EMB shrugs off criticism of $4.8m planning scheme
Education chiefs have defended their decision to run a $4.8 million training programme for school leaders on preparing for the new senior secondary curriculum before key details are released.
The Education and Manpower Bureau is due to tell schools by the end of this month how many Form One classes they will be allocated next year, which will indicate their likely number of senior secondary classes. Some principals are concerned about whether their classes will be cut as secondary student admissions fall with the birth rate.
Prior to this week's announcement that funding could be removed from schools with only one Form One class, Arthur Li Kwok-cheung, Secretary for Education and Manpower, warned last year that at least 30 secondary schools may have to merge after the number of secondary classes fell.
Yet the EMB has already run workshops for more than 2,250 school leaders from 464 schools on how to plan for the new curriculum to be launched in 2009.
Following the workshops, which cost about $4.8 million, participants were given three months to prepare a detailed action plan on implementation of the new curriculum. School leaders are being invited to share the outcomes of their planning in a second series of workshops from Monday.
But Lawrence Lour Tsang-tsay, chairman of the English Medium Schools' Association, questioned the wisdom of running the programme before schools knew how many classes they would have and universities had released details of their admission requirements for the new school-leaving diploma - due out in the summer.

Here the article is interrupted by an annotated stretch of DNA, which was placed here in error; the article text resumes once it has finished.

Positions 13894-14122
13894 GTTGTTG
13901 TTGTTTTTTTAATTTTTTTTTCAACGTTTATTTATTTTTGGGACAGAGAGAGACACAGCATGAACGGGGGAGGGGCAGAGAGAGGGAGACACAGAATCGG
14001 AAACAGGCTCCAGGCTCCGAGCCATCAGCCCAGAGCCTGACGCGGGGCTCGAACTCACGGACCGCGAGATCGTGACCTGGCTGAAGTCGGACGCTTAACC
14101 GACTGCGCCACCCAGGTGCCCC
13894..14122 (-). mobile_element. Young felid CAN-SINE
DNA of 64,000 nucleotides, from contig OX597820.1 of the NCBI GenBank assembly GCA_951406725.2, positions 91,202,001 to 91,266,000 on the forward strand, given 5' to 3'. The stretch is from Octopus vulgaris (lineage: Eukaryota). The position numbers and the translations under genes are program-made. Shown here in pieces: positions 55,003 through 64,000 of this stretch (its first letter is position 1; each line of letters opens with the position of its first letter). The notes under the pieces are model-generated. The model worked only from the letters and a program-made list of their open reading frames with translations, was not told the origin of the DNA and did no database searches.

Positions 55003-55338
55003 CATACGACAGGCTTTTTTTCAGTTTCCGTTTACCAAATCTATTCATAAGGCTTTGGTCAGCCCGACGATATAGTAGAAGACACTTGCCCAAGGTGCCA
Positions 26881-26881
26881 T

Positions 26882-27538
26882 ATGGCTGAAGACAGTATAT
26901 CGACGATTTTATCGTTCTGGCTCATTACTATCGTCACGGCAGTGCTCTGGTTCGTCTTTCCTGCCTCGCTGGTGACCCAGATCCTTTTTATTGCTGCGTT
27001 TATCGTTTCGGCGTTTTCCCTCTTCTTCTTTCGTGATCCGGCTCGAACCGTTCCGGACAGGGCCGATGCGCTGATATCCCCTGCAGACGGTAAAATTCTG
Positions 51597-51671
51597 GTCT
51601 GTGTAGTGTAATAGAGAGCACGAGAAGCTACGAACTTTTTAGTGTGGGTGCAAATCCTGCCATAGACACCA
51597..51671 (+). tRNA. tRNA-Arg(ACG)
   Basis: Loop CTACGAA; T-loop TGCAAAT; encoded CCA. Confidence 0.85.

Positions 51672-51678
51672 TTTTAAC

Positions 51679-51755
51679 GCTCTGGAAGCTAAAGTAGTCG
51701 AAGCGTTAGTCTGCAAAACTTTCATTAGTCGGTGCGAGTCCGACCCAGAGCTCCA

'We are waiting for these two vital pieces of information and once we have them, we can really start planning what subjects to offer to which classes and we can start planning for our manpower requirements,' he said.
'If you don't know how many classes you will have, then you can't really plan your curriculum.
'If you have only four classes, you may have to plan it one way but if you have five classes, you may have to do it differently'
Catherine Chan Ka-ki, principal assistant secretary for curriculum development, said: 'The number of junior secondary places may be changed in some schools. But schools need to start to plan early. School leaders need time to deliberate among themselves and to communicate with other people in the school community to build up a consensus about the way forward.'
Schools should come up with tentative plans that could be revised when the number of classes and university admission requirements were released, she said.